The most recent International Women’s Day focused on accelerating gender parity, which makes it a perfect time to highlight the urgent need to boost women’s economic participation worldwide. One way of doing that is by tapping into the power of digital payments and digital financial services.
Were today’s patterns of wealth and poverty already determined by 1492?
What if today’s patterns of poverty and prosperity were already determined long ago – even before the arrival of Christopher Columbus in the New World in 1492?
That’s the startling question addressed in new research that I’ll soon publish with my colleague Felipe Valencia Caicedo in a forthcoming article, “The Persistence of (Subnational) Fortune,” in the Economic Journal.
Resource rich nations face unique challenges when attempting to move from low to high value added activities.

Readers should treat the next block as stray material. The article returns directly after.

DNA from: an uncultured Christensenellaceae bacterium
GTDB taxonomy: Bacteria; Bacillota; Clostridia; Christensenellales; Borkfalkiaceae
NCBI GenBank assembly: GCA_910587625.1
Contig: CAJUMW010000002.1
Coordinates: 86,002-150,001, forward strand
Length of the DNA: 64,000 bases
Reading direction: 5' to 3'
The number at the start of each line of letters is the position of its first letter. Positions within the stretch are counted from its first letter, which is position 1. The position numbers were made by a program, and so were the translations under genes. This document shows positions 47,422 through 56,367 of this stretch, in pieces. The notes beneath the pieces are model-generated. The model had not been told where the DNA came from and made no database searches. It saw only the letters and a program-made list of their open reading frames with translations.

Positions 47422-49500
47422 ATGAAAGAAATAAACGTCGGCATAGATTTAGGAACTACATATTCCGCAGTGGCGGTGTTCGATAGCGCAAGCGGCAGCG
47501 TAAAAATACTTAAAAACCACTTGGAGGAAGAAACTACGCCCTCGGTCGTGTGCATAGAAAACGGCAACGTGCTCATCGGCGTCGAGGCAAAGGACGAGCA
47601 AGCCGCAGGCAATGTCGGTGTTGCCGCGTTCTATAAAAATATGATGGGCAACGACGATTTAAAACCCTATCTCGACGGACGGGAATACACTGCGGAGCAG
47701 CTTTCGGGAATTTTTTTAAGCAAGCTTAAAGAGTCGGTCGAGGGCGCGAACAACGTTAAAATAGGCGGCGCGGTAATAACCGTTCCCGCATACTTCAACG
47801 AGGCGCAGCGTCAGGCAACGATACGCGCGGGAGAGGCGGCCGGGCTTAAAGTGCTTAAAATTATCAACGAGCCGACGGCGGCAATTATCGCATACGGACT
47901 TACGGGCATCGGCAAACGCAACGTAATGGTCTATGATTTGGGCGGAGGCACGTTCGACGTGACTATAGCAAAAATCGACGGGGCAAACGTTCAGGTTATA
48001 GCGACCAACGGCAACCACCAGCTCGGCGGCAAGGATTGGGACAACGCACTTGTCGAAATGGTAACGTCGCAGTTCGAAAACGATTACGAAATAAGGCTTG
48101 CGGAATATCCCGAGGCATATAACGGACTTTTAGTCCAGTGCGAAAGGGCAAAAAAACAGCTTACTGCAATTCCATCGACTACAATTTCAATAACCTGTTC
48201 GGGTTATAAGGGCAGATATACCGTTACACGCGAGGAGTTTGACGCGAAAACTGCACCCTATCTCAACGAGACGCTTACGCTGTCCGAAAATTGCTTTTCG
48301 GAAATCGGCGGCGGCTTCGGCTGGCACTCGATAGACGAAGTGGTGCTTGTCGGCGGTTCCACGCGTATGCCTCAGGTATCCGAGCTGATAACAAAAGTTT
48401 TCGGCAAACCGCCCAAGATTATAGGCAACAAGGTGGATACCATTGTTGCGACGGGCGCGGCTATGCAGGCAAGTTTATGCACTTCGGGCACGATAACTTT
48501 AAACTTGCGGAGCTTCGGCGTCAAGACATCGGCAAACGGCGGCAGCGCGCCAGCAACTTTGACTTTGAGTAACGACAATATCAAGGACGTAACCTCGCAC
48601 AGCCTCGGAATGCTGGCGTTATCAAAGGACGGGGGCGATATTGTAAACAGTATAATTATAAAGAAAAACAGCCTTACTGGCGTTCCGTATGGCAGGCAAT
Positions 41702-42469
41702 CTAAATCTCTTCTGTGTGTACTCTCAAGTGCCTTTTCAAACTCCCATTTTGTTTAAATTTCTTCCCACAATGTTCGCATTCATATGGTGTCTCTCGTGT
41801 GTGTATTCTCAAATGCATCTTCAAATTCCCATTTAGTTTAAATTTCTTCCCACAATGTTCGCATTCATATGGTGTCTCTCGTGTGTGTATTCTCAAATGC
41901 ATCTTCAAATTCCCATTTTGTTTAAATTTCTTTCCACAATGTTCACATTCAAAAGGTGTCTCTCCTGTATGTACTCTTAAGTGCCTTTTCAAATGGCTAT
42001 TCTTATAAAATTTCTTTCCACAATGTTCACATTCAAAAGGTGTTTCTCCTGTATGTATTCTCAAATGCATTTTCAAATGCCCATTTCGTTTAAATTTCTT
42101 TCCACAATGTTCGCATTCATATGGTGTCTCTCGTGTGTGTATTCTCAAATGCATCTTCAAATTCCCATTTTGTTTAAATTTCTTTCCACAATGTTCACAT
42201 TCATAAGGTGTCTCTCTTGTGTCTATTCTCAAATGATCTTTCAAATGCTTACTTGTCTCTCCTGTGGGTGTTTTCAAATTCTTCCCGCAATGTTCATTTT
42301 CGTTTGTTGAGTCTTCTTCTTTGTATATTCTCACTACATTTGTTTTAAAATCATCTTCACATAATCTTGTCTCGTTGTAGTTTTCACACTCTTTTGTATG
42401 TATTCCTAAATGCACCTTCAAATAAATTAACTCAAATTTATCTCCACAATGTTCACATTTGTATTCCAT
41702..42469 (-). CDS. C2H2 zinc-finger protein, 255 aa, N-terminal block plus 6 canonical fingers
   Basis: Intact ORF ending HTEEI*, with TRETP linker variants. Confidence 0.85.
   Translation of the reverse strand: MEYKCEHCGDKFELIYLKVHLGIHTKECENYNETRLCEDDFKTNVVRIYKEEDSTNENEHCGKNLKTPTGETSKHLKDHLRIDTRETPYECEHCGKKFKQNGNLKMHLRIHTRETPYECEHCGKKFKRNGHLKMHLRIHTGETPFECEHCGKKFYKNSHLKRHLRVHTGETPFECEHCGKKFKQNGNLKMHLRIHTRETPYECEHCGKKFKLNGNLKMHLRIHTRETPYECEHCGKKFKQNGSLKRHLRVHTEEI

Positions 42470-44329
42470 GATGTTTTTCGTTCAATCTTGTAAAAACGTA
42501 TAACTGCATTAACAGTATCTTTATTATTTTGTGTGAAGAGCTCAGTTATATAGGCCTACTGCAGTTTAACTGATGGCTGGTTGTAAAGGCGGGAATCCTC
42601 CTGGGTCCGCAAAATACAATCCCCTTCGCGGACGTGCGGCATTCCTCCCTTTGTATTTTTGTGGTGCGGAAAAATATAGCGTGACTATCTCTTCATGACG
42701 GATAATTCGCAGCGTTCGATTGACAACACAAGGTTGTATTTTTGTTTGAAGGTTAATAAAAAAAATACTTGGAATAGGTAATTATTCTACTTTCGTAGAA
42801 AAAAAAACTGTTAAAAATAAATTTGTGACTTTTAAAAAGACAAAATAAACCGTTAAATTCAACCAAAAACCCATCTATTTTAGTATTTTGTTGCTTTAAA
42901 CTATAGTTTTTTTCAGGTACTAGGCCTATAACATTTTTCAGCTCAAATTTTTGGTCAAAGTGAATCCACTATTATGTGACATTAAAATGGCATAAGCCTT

Resource sectors (such as mining and oil) tend to be highly capital intensive and offer limited employment opportunities to accommodate workers exiting from other sectors with lower average productivity, such as agriculture and informal services.
Childbirth is a time for expectant mothers to revel in the wonders and joy surrounding the arrival of a new human being; one breathing crisp new air, bawling with resonance in finding their voice and opening their eyes in awe to see the world around them. It’s the last conceivable moment where a mother wants to worry about the cleanliness of the birth facility, the baby’s life and, least of all, her own life. But in many developing countries including Nigeria, this is the reality.
Figure 1: Poverty and inequality in rural China
Advances in earth observation, computing power, and connectivity have tremendous potential to help governments, and us at the World Bank, support better land management, and ultimately reduce poverty and promote shared prosperity.
There are three ways in which these technologies profoundly change the scope of our work.